If you ever had the inkling that Advanced Placement courses and exams just maybe don’t represent the very best learning opportunity for some of our most enterprising young minds, this should really spur you on to grab your pitchfork, light your torch, gather your neighbors, and drive the AP monster out of your school forever.
This morning the San Diego Union reports that more than 500 AP exams taken at one local high school will be invalidated because the students were sitting at 6-foot long tables, not 8-foot long tables. Through absolutely no fault of their own, and with no evidence of collusion or cheating, students will be required to re-take the exams this summer. If students can’t or don’t want to re-take the exam, the College Board will refund their $93 test fee. One student is quoted as saying he will have to cancel a trip to Peru.
So let me lay this out in its complete absurdity: Students sign up to take AP classes, often sacrificing a spot in their schedule for a course that they might actually want to take, because the College Board has done an incredible job of convincing students, parents, high school administrators and teachers, and college admissions officers that these courses are pre-requisite to success in college, even though we know they are not. The myth continues even as increasing numbers of colleges stop giving credit for success on the exams. The students work hard all year in courses that often sacrifice depth of learning for the single goal of passing an exam. The students show up for the test, and one proctor mistakenly allows furniture to be arranged in a way that, until two years ago, was deemed perfectly acceptable by the College Board. The only answer by the geniuses at the College Board is to throw out the exams and make the students re-take it, or collect their refund. If they can’t or don’t want to re-take the test, that refund is supposed to somehow make up for an entire year of hard study, the stated goal of which is nothing more than doing well on a test.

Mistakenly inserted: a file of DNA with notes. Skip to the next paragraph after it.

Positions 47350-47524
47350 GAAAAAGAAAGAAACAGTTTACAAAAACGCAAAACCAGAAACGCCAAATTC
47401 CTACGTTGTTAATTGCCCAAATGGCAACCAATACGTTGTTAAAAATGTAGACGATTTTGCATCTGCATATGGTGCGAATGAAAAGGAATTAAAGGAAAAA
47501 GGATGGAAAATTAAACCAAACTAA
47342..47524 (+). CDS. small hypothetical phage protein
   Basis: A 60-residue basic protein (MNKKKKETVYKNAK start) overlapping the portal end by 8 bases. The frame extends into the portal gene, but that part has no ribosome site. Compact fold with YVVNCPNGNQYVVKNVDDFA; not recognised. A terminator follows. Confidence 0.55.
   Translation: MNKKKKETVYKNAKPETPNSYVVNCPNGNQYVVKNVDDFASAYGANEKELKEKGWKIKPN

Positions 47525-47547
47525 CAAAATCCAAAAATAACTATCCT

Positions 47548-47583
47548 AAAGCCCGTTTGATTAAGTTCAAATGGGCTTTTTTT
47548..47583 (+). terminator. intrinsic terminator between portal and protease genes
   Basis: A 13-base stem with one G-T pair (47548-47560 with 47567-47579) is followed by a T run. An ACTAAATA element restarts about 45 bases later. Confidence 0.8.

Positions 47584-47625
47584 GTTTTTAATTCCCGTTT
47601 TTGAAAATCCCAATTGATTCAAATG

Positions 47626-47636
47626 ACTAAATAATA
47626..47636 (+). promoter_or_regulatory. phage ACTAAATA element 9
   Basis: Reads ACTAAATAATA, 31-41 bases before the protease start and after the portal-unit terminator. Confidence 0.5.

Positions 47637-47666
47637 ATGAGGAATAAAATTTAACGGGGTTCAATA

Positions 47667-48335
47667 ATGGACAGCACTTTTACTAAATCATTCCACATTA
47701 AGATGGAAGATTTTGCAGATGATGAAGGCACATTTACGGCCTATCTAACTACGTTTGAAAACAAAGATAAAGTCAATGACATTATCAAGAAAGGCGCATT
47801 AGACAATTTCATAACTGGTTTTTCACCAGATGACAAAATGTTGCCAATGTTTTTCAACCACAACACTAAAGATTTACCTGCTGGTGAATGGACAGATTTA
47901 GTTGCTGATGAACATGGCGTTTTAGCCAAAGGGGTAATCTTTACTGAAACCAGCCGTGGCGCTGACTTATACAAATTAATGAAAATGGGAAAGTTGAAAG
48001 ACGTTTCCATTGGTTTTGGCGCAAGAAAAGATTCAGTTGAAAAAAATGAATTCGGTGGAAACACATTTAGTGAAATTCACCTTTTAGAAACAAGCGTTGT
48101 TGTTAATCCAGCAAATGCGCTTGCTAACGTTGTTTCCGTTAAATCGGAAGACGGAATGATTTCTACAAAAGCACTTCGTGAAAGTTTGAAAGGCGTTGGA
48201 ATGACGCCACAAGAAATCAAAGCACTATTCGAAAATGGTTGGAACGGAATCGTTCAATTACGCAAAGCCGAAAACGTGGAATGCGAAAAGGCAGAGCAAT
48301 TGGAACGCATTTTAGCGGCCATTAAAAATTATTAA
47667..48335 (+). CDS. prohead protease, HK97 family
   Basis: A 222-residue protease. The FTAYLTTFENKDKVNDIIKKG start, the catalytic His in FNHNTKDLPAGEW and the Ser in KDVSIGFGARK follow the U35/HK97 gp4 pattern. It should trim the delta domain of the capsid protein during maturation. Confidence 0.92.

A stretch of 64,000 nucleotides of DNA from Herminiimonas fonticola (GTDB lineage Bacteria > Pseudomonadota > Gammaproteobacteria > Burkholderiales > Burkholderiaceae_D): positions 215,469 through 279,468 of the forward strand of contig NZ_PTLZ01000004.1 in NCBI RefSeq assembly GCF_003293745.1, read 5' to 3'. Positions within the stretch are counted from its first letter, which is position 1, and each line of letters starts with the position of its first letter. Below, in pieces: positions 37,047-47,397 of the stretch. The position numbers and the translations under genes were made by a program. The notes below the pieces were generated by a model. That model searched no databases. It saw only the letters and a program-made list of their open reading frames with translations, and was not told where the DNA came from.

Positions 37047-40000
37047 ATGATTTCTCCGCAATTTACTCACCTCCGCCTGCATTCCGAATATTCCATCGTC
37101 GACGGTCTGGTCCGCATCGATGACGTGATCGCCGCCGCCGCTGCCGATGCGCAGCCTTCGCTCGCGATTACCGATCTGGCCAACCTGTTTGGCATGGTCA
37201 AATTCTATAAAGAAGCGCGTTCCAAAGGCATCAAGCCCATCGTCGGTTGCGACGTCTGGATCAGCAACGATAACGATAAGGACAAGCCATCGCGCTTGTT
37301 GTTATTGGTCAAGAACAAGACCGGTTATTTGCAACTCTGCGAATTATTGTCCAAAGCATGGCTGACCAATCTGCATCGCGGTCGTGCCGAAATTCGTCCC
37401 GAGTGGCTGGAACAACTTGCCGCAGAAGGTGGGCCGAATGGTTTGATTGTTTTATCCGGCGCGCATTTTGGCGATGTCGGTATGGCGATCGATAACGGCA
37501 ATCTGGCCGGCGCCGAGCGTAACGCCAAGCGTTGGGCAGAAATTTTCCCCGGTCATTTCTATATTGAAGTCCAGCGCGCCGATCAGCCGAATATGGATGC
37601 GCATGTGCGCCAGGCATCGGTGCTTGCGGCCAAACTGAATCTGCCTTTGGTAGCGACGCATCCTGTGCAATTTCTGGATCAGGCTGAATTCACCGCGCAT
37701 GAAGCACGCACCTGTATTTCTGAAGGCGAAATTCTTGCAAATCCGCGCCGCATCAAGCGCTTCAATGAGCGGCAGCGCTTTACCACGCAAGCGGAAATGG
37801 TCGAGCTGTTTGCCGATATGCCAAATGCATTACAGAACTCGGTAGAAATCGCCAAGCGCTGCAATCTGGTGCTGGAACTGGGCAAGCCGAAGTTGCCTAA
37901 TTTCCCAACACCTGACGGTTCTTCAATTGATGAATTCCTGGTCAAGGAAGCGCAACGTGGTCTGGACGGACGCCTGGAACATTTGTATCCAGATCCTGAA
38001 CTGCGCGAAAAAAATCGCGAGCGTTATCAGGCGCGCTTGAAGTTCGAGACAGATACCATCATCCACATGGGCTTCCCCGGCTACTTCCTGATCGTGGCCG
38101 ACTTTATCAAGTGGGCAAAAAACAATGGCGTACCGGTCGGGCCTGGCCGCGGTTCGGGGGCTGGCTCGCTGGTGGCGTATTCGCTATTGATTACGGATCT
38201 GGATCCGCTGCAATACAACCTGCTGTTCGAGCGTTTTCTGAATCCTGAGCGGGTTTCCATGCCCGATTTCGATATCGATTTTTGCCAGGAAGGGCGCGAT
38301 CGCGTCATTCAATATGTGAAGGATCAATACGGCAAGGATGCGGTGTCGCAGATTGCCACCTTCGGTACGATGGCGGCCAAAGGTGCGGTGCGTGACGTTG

AP courses played a role in setting standards for college-level courses two decades ago. For some colleges, they still provide a somewhat useful measuring stick by which to assess some students coming from some high schools where “regular” classes unfortunately do not provide students with a background that prepares them for college. But the AP is a dinosaur that is unfit for the modern learning ecosystem. AP courses drive high school schedules that limit deep learning and put students into boxes that restrain their own interests and passions. The AP has become utterly antithetical to what the vast majority of teachers, students, and parents believe constitutes good learning. Two years ago when I asked thousands of school teachers and administrators to imagine “what if” scenarios that would powerfully and positively transform their schools, “get rid of the AP’s” made the Top Ten List.
The AP continues to exist because the College Board has made us believe that it plays an essential role in high school education and college admission. That is just wrong. No school I know of that has dropped the AP has had any drop-off of their college matriculation statistics. The College Board is able to make us believe this myth because they generate millions of dollars of revenue from an exam on which they have a monopoly that “we” grant them because we are afraid to say no. They use that money to perpetuate the myth.
The College Board should be ashamed of their decision for this San Diego high school. But they should be more ashamed of how they are damming the transformation of K-12 education for the sole purpose of making an enormous amount of money off of the fears of high school parents and students.
[…] Grant Lichtman just posted this blog post further damning the AP industry. Key sentence from his post: “No school I know of that has dropped the AP has had any […]